Newspaper article St Louis Post-Dispatch (MO)

Officials Deny Clinton Pressed Them to Use Tear Gas at Waco

Newspaper article St Louis Post-Dispatch (MO)

Officials Deny Clinton Pressed Them to Use Tear Gas at Waco

Article excerpt

Rebuffing Republican contentions, top federal officials testified Friday that President Bill Clinton did not pressure them to use tear gas to end the 51-day siege at Waco.

GOP lawmakers failed in repeated efforts to elicit answers to the contrary. At one point, former Associate Attorney General Webster Hubbell suggested that Republicans in charge of the House hearings on Waco were allowing themselves to be manipulated by David Koresh, the Branch Davidian leader.

Koresh and 80 of his followers died on April 19, 1993, as fire swept the Davidian compound after the FBI filled it with gas.

Hubbell said he never spoke to Clinton directly about the standoff until after the fire, communicating only with Bernard Nussbaum, then the White House counsel, and his deputy, the late Vincent W. Foster Jr. Hubbell said, however, that he assumed that the lawyers had notified Clinton. He also said Attorney General Janet Reno had notified the president of her decision.

Hubbell and a slate of former Justice Department and FBI officials, including former FBI Director William S. Sessions, further agreed that Clinton did not exert any influence or pressure on how to resolve the conflict.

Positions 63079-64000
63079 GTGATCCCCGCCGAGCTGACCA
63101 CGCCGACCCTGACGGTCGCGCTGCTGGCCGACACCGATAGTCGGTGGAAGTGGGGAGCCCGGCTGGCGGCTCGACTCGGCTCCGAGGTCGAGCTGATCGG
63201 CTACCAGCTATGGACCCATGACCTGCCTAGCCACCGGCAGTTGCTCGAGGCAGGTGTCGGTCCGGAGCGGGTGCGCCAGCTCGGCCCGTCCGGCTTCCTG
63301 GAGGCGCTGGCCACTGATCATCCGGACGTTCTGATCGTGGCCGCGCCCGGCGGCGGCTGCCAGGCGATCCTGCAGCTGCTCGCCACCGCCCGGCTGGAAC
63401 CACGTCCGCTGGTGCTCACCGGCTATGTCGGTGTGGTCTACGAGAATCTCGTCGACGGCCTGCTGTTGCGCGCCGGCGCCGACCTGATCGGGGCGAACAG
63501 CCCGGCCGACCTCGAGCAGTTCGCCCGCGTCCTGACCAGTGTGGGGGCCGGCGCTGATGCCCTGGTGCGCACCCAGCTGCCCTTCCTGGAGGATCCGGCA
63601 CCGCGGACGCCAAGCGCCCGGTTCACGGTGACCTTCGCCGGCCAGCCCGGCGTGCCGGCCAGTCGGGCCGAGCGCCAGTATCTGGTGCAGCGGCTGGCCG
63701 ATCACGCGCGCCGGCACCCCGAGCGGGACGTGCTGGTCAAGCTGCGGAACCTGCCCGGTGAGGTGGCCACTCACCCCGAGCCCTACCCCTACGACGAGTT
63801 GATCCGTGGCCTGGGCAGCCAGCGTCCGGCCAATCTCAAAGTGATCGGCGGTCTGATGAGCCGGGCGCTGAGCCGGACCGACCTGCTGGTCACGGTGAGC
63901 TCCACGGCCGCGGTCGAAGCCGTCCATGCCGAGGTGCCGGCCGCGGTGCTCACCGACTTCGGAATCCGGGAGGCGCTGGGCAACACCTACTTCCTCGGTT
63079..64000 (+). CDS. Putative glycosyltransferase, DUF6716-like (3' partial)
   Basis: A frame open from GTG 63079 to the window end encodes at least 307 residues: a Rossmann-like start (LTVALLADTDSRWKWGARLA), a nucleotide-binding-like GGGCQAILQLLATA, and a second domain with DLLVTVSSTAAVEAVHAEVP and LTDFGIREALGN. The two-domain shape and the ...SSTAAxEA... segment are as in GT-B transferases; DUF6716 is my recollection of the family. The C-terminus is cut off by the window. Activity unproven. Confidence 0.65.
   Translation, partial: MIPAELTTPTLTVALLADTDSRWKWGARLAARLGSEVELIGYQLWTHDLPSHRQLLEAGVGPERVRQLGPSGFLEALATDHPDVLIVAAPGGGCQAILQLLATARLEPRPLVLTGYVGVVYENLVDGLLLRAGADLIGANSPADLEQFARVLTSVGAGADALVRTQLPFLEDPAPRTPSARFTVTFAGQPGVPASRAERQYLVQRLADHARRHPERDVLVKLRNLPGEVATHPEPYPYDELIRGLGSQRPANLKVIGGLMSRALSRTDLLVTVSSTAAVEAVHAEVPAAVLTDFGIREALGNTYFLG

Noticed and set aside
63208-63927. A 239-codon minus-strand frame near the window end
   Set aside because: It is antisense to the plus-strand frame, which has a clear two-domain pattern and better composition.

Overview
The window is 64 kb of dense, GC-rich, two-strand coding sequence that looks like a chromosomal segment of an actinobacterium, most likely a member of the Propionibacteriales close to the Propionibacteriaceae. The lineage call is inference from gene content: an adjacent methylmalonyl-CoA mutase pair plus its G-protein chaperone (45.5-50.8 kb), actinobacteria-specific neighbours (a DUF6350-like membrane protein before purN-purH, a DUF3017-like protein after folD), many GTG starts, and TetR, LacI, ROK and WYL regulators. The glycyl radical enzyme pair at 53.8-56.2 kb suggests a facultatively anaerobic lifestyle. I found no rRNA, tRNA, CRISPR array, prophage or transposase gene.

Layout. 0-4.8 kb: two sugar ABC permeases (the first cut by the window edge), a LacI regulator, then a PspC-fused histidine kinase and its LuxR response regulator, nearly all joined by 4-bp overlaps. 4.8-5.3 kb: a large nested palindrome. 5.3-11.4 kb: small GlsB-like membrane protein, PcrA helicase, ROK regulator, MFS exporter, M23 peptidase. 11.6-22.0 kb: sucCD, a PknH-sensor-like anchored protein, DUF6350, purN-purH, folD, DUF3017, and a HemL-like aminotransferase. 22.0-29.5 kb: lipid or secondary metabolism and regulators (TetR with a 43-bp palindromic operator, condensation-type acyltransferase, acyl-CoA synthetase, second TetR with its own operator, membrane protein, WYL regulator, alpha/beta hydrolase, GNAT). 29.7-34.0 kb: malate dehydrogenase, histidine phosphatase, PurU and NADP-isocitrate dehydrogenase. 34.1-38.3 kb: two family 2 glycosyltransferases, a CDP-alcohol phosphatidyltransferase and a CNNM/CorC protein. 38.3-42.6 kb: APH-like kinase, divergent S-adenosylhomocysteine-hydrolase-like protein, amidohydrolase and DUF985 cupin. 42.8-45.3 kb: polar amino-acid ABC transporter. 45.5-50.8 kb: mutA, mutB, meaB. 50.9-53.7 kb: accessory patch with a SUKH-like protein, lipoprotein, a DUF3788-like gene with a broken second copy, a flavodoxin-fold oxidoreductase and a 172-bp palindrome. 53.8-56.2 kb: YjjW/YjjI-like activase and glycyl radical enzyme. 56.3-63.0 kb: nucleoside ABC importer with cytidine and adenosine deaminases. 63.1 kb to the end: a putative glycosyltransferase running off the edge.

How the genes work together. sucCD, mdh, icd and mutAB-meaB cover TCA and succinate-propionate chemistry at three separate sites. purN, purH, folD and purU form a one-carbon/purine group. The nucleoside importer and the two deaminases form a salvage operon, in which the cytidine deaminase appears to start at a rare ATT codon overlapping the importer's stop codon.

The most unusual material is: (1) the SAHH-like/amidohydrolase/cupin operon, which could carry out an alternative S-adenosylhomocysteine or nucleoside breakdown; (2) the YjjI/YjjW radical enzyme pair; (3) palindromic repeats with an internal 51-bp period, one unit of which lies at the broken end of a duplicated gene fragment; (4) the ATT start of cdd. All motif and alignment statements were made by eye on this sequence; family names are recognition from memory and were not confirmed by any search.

Sessions said the plan was carefully thought out by the FBI before Reno was asked to approve it. He also said Reno considered the request at length - and rejected it once - before finally giving the authority to proceed.

"The discussions with the attorney general were very complete and she was very, very interested in every single phase and step of it and questioned how the decisions were made," Sessions said. "She was particularly concerned about children."

He said he had no contact with the White House during the 51-day siege.

Also on Friday, the eighth day of the hearings, one of the few survivors of the siege offered an emotional depiction of the final hours inside the compound. …

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